WHAT HAPPENED: In the nightcap in Louis Armstrong Stadium, No. 28 Kevin Anderson fought off a dogged Paolo Lorenzi to reach his second US Open quarterfinal, 6-4, 6-3, 6-7, 6-4.
It was a match devoid of rhythm, just as the South African likes it, until midway through set three, when Lorenzi began to challenge the Anderson serve with surprising regularity. Lorenzi was able to engage the 6-foot-8 Anderson in punishing rallies throughout the latter two sets, but the No. 28 seed managed to regroup from a break down in the fourth to advance.
The Italian matched the lanky bomber hold for hold in the first nine games, and the story of the early going was Anderson's inability to capitalize on a buffet of second serves. Lorenzi's 43 percent first-serve percentage was offset by Anderson's poor returning, until a break in an eventful 10th game ended the set.
Lorenzi fired two timely aces to turn 30-40 into Ad-in, but a pair of double faults handed Anderson a second set point, which he converted with a forehand winner.
One break is usually enough for Anderson, and in set two, it came with Lorenzi serving at 2-3. The South African reeled off four straight points after falling behind 0-30. Just as in set one, he was aided by a Lorenzi double, one of his nine in the match.
"I imposed my game early on," said Anderson of his gameplan. "But he is a terrific fighter. He never gives in, and he fights for everything."
After holding with ease in his first 12 service games, it was unlucky 13 for Ander son in set three. A determined Lorenzi stung his opponent with a passing shot on his first break point of the match, coolly handling a second-serve serve-and-volley charge.
It was the first time the towering Anderson was broken in the tournament, ending a perfect run of 55 consecutive holds, the longest streak of any man in the field.
But Anderson snapped back immediately, grinding his way through a handful of uncharacteristically long rallies to get back on serve at 3-4.
The point of the match came with Lorenzi serving at 5-5, 15-30. In the 29-ball rally – the longest of the match – Lorenzi displayed tremendous defense, twice scampering far beyond the tramlines before baiting Anderson into a backhand unforced error.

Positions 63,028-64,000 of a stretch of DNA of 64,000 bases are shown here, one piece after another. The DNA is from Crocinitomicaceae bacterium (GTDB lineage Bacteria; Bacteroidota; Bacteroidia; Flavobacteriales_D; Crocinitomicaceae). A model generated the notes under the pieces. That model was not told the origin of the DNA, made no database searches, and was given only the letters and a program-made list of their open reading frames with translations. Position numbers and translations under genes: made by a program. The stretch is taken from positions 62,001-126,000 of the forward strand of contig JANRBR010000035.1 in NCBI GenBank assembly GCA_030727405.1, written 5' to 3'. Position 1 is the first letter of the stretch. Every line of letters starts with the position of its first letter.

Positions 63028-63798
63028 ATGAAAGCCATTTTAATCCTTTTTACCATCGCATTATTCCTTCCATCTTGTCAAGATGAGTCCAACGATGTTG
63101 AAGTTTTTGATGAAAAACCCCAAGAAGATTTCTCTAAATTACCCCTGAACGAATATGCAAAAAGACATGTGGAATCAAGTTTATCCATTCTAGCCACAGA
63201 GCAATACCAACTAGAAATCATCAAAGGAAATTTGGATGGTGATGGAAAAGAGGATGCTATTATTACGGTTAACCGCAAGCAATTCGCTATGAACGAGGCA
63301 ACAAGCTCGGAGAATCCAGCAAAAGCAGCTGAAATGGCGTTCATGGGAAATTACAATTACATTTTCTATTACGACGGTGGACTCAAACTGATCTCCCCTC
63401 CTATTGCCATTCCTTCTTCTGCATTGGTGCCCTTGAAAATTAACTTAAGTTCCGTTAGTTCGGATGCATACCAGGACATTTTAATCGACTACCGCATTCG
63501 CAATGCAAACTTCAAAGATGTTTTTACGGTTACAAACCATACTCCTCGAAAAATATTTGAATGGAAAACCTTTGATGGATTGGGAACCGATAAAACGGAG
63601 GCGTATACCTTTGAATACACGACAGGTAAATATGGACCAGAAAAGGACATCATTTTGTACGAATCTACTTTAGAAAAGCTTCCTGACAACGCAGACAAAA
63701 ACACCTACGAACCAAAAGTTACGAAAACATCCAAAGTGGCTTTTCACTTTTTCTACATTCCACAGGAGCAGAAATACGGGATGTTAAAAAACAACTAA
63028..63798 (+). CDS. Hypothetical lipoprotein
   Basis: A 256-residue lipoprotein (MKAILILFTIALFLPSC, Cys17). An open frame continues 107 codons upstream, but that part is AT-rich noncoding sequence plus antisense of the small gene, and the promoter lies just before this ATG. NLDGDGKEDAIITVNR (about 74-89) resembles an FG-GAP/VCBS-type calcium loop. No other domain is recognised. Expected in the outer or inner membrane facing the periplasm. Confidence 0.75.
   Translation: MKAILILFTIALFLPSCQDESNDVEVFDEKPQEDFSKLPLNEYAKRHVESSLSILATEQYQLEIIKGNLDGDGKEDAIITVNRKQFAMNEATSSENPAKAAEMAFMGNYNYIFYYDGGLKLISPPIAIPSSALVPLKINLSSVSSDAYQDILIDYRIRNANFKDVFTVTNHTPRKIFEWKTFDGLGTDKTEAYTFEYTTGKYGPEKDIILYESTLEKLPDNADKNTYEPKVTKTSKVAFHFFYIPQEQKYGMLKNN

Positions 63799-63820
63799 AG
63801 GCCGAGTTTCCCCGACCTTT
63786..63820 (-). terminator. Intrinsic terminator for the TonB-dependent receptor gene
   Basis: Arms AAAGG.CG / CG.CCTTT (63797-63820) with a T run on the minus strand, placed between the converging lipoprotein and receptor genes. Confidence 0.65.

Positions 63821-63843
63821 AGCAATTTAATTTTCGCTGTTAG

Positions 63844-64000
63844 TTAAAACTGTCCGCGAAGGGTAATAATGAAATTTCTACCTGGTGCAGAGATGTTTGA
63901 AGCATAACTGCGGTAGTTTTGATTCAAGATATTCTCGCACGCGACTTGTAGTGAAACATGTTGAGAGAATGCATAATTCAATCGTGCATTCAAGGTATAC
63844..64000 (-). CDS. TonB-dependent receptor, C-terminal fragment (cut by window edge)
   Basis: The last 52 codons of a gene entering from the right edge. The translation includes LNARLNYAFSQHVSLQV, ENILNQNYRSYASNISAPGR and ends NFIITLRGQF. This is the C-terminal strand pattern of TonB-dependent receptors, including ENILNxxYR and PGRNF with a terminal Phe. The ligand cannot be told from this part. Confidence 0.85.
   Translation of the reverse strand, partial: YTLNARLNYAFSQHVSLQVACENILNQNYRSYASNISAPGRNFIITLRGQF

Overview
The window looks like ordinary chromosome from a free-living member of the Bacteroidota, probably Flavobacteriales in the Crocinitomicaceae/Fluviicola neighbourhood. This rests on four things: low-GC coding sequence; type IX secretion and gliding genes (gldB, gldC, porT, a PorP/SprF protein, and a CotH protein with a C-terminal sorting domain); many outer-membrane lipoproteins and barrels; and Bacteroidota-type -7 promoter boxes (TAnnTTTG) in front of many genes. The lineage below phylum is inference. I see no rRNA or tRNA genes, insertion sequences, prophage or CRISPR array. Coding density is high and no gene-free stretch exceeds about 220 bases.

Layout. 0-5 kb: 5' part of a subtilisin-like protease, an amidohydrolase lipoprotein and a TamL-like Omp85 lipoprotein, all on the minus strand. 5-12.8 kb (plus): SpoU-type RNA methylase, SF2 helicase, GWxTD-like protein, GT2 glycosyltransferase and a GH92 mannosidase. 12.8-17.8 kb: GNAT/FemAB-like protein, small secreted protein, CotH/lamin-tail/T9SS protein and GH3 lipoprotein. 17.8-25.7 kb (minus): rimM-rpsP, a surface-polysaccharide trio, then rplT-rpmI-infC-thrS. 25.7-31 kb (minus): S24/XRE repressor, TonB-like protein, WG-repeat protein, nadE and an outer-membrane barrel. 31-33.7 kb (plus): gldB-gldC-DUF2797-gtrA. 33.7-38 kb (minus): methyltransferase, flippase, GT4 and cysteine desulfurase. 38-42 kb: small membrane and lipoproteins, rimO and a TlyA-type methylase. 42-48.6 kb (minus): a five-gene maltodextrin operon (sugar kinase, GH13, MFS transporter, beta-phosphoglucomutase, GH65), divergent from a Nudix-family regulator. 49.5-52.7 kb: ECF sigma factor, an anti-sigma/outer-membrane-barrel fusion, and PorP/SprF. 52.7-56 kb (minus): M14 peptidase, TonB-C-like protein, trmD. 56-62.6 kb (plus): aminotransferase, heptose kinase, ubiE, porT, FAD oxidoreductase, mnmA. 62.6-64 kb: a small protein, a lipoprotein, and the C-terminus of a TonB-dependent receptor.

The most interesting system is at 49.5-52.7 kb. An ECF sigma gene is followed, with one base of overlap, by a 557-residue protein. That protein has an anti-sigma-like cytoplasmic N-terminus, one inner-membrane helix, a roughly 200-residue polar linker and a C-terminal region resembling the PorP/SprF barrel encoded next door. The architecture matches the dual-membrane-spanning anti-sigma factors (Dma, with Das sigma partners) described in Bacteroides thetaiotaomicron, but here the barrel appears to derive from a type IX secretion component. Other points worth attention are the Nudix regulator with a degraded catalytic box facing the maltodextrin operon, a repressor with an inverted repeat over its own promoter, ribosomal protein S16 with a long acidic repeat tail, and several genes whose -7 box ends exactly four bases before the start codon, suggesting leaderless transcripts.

The Italian would ride the momentum to take the set, 7-4, in the tiebreak, and he continued to make the Anderson serve look mortal early in the fourth. After threatening in his first return game of the set, Lorenzi secured his second break of the match when an Anderson double fault handed the Italian a 3-2 advantage.
Anderson later attributed the change in dynamic to a drop in temperature as the match carried on into the evening: "It felt much cooler. The balls became much softer and slower... I felt like he had a little bit more time to get some of the returns back in play."
But yet again, Anderson responded with an immediate break back. Suddenly, the South African was looking at three virtual match points, at 3-4, 0-40 on the Lorenzi serve. In another twist, the Italian ran off five points in a row (including a 13-shot rally in which he needed to about-face at net to track down an Anderson lob) to level the set at 4-4.
After a quick hold, Anderson again created a 0-40 opening, and three match points with it in his next return game. This time, he made no mistake, closing the match out in two hours, 56 minutes in front of a crowd that swelled as the match tightened.
"The crowd was fantastic," he smiled after the victory. "That's why I love coming back here."
WHAT IT MEANS: The South African dispelled the demons of a 1-9 career record in Grand Slam fourth rounds to match his career-best major result, a 2015 quarterfinal appearance here in New York. In that run, he beat No. 3 Andy Murray in Round 4 before losing to No. 5 Stan Wawrinka.
He improves his lifetime record against Lorenzi to 4-0, and 2-0 both this year (Geneva) and in majors (2013 Australian Open).
The victory sets up a quarterfinal date with the winner of Sam Querrey and Mischa Zverev, who will close out the night session in Arthur Ashe Stadium. In this wide-open bottom half of the men's draw, No. 17 Querrey is the only man to have reached a Slam semifinal.
MATCH POINT: Opportunity knocks for Anderson. Can he answer the call and reach his first Grand Slam semifinal?